Indoor Children Have More Vision Problems
With the increasing video technology that fascinates children, getting them to go outside and stay there on a regular basis is a challenge for many parents. It is easy to blame technology, and maybe even the parents, but what about the government’s role in this issue? A recent study shows that some governments may be directly responsible for contributing to the problem.
The country of China has a worldwide reputation for educating some of the world’s best and brightest children. A strong work ethic combined with parents who reinforce the message of the importance of education develop well-disciplined and educated children.
Except the demands that are being placed on the children is resulting in vision problems as a result of the considerable amount of time they spend indoors in school and studying. The numbers are that about 80 percent of the children in the city of Beijing suffer from myopia.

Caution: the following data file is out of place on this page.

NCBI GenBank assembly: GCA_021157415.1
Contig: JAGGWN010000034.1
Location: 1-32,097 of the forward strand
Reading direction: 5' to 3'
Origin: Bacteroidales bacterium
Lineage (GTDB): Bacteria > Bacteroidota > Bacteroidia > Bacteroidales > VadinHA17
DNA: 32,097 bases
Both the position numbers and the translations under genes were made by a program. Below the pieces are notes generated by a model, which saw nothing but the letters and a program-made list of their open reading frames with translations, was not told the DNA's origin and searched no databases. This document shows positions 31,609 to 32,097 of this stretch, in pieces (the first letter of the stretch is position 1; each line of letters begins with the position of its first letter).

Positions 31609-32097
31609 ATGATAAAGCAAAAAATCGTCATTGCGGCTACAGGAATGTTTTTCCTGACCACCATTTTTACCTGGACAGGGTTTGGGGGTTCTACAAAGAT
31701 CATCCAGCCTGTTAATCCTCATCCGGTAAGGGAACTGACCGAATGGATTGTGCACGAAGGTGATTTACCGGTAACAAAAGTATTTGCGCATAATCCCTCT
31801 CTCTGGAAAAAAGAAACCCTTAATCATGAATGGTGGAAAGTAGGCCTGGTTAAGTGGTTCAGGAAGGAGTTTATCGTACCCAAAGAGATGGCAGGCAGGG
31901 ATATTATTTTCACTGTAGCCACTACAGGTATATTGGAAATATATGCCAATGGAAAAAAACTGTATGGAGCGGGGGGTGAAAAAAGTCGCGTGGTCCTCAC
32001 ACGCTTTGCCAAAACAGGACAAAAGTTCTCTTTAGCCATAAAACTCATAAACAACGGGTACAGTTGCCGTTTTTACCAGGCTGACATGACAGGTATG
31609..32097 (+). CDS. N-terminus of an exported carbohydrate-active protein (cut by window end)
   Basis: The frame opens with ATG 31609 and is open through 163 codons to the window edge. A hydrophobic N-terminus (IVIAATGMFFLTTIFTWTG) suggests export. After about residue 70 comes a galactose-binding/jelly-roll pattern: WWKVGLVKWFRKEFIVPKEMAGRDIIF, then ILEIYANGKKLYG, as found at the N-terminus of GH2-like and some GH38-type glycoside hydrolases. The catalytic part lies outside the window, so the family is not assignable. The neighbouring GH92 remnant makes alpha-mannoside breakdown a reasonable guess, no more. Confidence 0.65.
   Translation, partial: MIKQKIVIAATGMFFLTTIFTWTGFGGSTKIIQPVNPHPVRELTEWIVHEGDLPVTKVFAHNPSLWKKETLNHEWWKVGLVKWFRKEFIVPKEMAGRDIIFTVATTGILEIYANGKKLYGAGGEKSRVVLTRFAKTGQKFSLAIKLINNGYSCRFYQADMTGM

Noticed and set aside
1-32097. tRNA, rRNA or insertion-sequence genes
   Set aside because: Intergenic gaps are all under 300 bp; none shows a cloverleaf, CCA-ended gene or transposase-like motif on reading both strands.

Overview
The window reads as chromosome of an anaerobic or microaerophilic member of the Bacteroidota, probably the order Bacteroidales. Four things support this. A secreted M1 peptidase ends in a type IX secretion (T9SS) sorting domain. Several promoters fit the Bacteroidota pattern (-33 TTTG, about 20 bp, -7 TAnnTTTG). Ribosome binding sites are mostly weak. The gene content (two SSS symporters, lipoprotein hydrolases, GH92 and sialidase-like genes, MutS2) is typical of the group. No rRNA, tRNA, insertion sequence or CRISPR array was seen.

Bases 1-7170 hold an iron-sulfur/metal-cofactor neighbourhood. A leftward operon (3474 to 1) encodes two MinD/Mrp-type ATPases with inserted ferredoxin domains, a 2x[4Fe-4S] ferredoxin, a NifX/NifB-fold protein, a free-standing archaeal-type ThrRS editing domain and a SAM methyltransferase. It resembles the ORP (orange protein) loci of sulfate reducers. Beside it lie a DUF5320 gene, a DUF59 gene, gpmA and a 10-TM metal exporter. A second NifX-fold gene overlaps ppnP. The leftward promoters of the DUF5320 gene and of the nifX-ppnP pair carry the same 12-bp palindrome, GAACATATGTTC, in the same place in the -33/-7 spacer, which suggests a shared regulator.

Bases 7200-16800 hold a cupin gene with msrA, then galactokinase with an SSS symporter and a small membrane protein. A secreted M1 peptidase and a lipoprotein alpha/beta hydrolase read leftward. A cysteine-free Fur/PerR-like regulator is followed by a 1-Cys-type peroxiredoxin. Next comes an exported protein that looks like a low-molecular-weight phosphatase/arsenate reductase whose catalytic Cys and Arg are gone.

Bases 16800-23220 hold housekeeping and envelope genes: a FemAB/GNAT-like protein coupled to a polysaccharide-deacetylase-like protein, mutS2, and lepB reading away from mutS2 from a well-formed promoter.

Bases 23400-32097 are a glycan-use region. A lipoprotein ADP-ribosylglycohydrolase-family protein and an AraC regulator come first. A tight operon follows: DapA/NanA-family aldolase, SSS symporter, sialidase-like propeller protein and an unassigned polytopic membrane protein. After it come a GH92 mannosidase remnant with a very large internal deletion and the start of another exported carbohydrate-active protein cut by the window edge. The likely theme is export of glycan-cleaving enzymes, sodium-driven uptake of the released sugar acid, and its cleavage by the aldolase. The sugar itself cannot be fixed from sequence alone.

Not As It Seems
Now the conventional wisdom was that the cause of myopia in children was largely based on too much computer use and close reading. The review of the data now suggests it is a lack of daylight, not the distance, that is the source of the problem. That brings about the simple and obvious solution to allow children to read and study in the outdoors. The preliminary results show a 23 percent decrease in the cases of myopia.
Although the evidence currently points to the simple solution, there is an additional piece of research that indicates an increasing occurrence of myopia when areas become more urbanized. Taller buildings, less sunlight, and an increased indoor presence by the children contribute to the theory that at the core of the issue is a lack of sunlight. But other reasons need to be considered such as a child’s individual environment and lifestyle, before committing to a definitive course of action.